Another important factor is our own genetics.  In other words, do we have oily hair or dry hair.  Often times, men with oily hair think they need to shampoo all the time.  This is a BIG MISTAKE. Here is what happens.  Our scalp has a whole bunch of oil glands.  These oil glands regulate the amount of oil that is released onto the scalp, which becomes a natural barrier against environmental stress.  When we continuously wash this natural barrier off, the oil glands go into panic mode.  They start saying “Uh-oh! We need more protection! Quickly!  The scalp is defenseless!”

The oil glands then go into “hyper-secretion” mode.  They start pumping out oil onto the scalp to restore the scalp’s defenses.  In fact, they do such a good job, that our hair is soon more oily than before we shampooed.

So what does all this mean? Genetics. Oily versus dry. Winter versus summer.

It means…shampoo LESS.

This may sound funny coming from a man who sells shampoo for a living, but the honest truth is: less is best.   In the summer, I recommend  shampooing once or twice a week.  In the winter, once a week should suffice.  But keep in mind, you MUST rinse you hair as often as you can with warm to hot water.  That’s right. You MUST rinse your hair everyday, just as you would wash your face or brush your teeth. I am not advocating a ‘never wash again’ regime.  This is very damaging to your scalp and hair.  I am advocating keeping your scalp clean with warm water everyday, and use a good sulfate-free shampoo once or twice a week.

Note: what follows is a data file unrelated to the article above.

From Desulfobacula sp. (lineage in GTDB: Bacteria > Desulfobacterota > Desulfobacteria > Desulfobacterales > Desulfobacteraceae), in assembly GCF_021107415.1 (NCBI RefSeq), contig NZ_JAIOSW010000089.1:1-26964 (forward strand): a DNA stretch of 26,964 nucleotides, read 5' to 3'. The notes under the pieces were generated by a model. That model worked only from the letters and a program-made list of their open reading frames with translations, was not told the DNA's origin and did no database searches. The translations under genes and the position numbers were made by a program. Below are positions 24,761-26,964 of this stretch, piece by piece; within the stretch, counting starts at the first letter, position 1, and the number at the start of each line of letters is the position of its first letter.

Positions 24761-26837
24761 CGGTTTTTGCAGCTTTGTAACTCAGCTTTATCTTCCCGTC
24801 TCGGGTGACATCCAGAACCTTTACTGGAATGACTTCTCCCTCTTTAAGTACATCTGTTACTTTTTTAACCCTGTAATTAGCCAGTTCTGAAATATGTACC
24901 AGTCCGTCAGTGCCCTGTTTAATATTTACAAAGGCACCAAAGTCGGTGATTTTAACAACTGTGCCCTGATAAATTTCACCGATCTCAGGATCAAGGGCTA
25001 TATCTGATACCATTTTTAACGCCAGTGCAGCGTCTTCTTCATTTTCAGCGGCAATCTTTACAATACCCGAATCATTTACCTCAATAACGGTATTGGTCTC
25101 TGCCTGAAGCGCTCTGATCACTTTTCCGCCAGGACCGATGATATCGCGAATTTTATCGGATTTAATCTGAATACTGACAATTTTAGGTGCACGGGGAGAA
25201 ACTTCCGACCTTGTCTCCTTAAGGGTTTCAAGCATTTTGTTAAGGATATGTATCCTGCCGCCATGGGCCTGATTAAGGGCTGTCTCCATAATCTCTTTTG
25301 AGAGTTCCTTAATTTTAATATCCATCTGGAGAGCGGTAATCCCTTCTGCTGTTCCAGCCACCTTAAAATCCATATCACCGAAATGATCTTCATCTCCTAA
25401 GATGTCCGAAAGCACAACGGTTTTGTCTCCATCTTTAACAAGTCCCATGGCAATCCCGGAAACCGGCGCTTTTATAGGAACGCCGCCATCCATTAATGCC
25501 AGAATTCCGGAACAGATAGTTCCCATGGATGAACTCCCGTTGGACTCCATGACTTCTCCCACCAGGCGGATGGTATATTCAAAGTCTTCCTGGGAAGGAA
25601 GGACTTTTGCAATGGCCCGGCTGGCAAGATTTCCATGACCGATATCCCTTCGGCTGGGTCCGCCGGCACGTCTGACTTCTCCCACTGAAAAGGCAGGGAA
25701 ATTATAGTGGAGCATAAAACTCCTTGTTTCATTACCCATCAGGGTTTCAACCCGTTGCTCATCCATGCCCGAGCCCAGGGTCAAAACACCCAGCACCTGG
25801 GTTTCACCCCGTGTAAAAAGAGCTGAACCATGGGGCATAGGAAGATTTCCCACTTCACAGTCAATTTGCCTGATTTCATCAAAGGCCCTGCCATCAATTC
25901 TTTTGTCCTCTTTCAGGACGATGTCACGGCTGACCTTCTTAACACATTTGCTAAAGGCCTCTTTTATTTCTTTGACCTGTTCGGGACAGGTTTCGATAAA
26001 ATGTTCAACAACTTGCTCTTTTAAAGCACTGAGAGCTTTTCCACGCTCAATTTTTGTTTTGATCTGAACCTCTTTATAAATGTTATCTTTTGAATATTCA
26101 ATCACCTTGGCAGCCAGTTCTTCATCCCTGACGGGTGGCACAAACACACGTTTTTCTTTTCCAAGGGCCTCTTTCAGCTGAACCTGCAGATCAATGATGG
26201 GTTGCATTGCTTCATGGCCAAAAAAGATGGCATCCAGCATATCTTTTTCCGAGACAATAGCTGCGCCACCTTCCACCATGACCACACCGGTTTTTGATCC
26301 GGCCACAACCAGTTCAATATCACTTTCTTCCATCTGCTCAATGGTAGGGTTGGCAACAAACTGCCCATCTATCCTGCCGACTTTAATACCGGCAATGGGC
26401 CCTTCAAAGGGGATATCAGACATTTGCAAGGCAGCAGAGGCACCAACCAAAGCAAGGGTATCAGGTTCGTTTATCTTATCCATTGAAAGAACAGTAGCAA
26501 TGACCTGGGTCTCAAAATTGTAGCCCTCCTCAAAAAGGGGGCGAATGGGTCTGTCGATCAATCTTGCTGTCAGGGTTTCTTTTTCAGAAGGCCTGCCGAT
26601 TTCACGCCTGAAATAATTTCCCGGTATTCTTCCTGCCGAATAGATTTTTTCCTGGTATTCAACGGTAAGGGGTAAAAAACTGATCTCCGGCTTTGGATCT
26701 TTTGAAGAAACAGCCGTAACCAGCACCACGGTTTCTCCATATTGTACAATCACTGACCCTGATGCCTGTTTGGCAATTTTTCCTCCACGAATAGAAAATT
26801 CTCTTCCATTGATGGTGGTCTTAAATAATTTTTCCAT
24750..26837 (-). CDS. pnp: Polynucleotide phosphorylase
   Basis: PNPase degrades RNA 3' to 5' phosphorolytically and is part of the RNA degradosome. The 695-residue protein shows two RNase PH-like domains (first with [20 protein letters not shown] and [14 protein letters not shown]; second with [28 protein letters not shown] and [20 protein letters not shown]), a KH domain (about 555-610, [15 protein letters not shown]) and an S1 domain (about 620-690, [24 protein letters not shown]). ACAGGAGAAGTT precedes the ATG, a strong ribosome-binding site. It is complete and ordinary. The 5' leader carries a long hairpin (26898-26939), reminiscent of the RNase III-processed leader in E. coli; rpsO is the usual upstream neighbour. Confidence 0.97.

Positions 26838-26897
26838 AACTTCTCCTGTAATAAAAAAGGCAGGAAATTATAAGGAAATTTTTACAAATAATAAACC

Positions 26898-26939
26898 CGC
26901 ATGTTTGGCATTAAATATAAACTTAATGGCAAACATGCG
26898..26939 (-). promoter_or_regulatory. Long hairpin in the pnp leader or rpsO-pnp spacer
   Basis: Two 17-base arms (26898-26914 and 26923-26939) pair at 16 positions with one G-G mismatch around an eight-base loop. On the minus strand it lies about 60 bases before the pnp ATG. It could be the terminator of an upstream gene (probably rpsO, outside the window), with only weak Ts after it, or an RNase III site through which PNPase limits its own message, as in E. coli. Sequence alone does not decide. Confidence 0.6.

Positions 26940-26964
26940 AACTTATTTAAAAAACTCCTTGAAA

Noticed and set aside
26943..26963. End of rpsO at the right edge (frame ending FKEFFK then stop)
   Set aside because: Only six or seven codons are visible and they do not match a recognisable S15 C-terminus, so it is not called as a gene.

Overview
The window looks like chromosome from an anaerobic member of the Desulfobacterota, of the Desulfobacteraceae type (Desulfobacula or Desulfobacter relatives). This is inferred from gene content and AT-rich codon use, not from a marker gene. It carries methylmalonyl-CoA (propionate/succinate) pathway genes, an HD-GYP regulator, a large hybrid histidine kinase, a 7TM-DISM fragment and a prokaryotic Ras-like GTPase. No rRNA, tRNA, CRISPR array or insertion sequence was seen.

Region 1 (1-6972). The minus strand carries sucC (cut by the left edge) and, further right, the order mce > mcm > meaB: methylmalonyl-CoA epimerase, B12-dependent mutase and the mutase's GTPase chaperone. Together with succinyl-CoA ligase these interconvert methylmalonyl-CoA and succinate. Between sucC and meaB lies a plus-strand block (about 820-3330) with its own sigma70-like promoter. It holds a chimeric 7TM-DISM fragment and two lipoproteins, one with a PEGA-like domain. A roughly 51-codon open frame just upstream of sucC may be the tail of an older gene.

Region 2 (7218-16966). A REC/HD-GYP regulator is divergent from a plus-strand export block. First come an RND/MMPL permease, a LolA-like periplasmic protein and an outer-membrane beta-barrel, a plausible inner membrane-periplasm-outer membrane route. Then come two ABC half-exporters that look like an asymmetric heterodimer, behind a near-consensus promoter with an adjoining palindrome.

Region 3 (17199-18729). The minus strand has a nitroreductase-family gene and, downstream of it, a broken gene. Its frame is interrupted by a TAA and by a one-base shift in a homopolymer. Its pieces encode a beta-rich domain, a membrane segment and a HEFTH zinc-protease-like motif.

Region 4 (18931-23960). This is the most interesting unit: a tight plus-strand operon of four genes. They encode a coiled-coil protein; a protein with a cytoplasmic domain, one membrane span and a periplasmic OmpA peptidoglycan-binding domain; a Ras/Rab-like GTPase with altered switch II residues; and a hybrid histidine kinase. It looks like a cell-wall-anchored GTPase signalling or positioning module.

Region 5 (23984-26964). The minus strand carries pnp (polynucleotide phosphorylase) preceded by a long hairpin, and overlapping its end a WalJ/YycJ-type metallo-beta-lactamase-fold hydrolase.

You will need to experiment though.  Figure out what works for you.  Some of us will need to wash more often, and some of us will need to wash less often.  If you have any questions, just shoot me an email:

5 Great Winter Haircuts for Men

Now that we’re into the colder part of the year, it’s time to look at what men’s hairstyles are trendy for the winter season. That way you can arrive at your holiday party, office mixer or family dinner looking nice – rather than naughty.

1. The Minimalist Look

This winter season, short sides with long lengths above are in fashion. (Isn’t that just the way – as it gets colder and you’d love the idea of having more hair to keep your head a bit warmer, you discover it’s not in vogue).

While the most common way to don a classic minaimalist look is to have shorter hair on the sides and rear, you can “edge” up the look by adding a bit of length on top of the head. You can have a more polished look by going with a side parting and use styling products to comb the hair back.

2. The Fringe Look